- Almost all the presentations had no visual aids or at best, just a few poorly designed overhead slides which were mostly unreadable (only one other presenter besides me used a computer and video projector)
- Most of the presenters just “droned” on and on about various computer system configurations – without even a hint of a system diagram, only reading names of hardware and software components
At one of the breaks, I met a lady from Data+, our Russian office in Moscow, who had travelled by overnight train to attend the conference. Later, lunch was served in a high school cafeteria on the other side of a busy 4-lane expressway. Rather than use the pedestrian underpass 50 meters away, 300 people dashed across the highway, narrowly missing being hit by the heavy traffic! (I chose to use the underpass) The meal was typical of what I had experienced in Russia – boiled cabbage and beets, boiled potatoes with carrots, heavy black bread, borscht (the best part of the lunch), and some “mystery meat” that looked like a bit of Swiss steak. And just as in Moscow, there were no knives, just some flimsy aluminum alloy forks and spoons, neither of which could begin to cut the mystery meat! After lunch, we all returned to the lecture hall, most by dashing across the busy highway again. As I sat in the cold, dreary hall, listening to another “drone”, I longed to be outside in the beautiful, sunny, warm Indian Summer – the golden yellow and brilliant orange trees softly dropping their leaves to the ground with the slightest breeze. At the same time, I don’t think anyone was listening to the speaker, not even the speaker himself! Soon my thoughts turned to how much I was looking forward to going to Vienna at the end of the week – sort of like “decompressing” from the “challenges” of Eastern Europe, similar to the feeling I had whenever I arrived in Hong Kong after spending two or three weeks in China. At last, the first day of the conference concluded, and Evgeny took me for a walk in a park on a hill overlooking the Dnieper River, where there was a huge grey metal statue dedicated to the veterans at the end of WWII. At the base of the monument was a large collection of old military equipment from the 1930’s and 40’s, including a massive old railroad tank that had two huge guns, one at each end.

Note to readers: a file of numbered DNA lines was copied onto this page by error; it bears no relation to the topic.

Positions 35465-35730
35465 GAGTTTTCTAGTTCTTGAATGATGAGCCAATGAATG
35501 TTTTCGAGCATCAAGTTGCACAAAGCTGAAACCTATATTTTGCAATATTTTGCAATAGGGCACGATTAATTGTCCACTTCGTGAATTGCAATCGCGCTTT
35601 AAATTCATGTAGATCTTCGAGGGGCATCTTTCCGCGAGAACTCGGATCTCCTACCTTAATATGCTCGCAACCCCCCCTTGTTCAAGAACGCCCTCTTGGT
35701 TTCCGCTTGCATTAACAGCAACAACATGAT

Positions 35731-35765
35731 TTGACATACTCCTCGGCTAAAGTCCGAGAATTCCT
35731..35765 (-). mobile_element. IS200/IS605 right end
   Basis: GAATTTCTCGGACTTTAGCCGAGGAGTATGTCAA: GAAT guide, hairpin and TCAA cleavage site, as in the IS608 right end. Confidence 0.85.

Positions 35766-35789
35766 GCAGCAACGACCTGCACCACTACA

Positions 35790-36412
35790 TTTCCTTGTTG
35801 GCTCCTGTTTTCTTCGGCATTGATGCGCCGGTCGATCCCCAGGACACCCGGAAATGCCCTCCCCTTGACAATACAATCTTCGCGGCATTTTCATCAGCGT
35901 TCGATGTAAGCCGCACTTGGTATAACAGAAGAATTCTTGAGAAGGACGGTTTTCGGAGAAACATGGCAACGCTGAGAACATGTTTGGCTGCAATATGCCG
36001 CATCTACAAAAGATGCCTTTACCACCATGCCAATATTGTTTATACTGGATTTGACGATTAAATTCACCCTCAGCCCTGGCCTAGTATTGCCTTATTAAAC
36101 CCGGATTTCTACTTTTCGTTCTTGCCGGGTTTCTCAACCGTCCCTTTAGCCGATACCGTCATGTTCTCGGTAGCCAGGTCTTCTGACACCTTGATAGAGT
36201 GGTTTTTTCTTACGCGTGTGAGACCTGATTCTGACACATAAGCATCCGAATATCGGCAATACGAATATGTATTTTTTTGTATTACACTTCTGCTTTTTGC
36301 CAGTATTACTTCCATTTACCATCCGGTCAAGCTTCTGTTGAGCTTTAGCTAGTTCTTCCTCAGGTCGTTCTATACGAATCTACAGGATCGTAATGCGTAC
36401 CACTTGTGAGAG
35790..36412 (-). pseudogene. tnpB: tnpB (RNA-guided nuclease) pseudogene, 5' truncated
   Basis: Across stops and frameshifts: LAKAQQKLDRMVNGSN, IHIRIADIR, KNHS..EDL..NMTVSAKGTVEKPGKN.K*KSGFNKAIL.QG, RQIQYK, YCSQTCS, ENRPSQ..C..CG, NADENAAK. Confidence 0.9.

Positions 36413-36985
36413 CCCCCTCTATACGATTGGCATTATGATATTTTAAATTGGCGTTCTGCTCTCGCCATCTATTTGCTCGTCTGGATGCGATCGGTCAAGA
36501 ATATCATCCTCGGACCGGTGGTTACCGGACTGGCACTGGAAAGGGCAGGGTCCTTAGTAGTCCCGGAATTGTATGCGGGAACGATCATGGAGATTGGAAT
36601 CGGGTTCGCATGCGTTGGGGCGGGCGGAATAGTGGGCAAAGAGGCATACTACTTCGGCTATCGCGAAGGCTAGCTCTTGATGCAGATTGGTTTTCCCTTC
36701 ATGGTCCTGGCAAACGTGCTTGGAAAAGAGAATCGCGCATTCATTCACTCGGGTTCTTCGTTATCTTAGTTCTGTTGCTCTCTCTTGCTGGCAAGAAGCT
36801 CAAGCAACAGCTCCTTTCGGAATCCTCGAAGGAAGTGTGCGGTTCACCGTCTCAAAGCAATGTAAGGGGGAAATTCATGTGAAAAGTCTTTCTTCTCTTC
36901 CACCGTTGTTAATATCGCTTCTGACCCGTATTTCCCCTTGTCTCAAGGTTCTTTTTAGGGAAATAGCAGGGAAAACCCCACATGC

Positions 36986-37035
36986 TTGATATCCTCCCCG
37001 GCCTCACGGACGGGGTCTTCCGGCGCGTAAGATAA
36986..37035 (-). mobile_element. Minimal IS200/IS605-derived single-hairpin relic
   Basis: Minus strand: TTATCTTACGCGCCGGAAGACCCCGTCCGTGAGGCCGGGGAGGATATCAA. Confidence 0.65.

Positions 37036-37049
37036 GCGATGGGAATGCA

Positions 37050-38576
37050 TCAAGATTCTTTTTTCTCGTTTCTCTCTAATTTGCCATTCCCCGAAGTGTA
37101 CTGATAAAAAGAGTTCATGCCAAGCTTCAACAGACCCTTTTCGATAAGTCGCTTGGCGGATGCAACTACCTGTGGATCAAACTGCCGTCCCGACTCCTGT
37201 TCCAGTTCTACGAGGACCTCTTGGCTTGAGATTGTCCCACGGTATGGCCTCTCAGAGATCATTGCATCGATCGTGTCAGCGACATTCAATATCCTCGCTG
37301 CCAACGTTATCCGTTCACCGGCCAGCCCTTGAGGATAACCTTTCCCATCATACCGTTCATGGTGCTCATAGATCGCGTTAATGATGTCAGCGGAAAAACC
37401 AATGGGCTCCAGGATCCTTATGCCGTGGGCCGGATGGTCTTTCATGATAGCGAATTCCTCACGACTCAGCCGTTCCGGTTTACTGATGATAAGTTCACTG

From the top of the hill was a gorgeous view of the river valley, with a beautiful sunset reflected off the golden dome of an old Orthodox church across the river. Then Evgeny and I joined Andrei for dinner. After finding two restaurants closed, we ended up at the “Restaurant Dnieper” in old Kiev. We were seated in a classic dining room named the “Al a Carte Room”, and promptly served ice cold glasses of Ukrainian vodka. For dinner, Evgeny recommended “Chicken Kiev”, an original recipe of the restaurant. (breast of chicken, fileted and wrapped around a stuffing of wild mushrooms, exotic spices, and butter, then deep fried to a crispy outside, but soft and juicy inside – really fantastic!)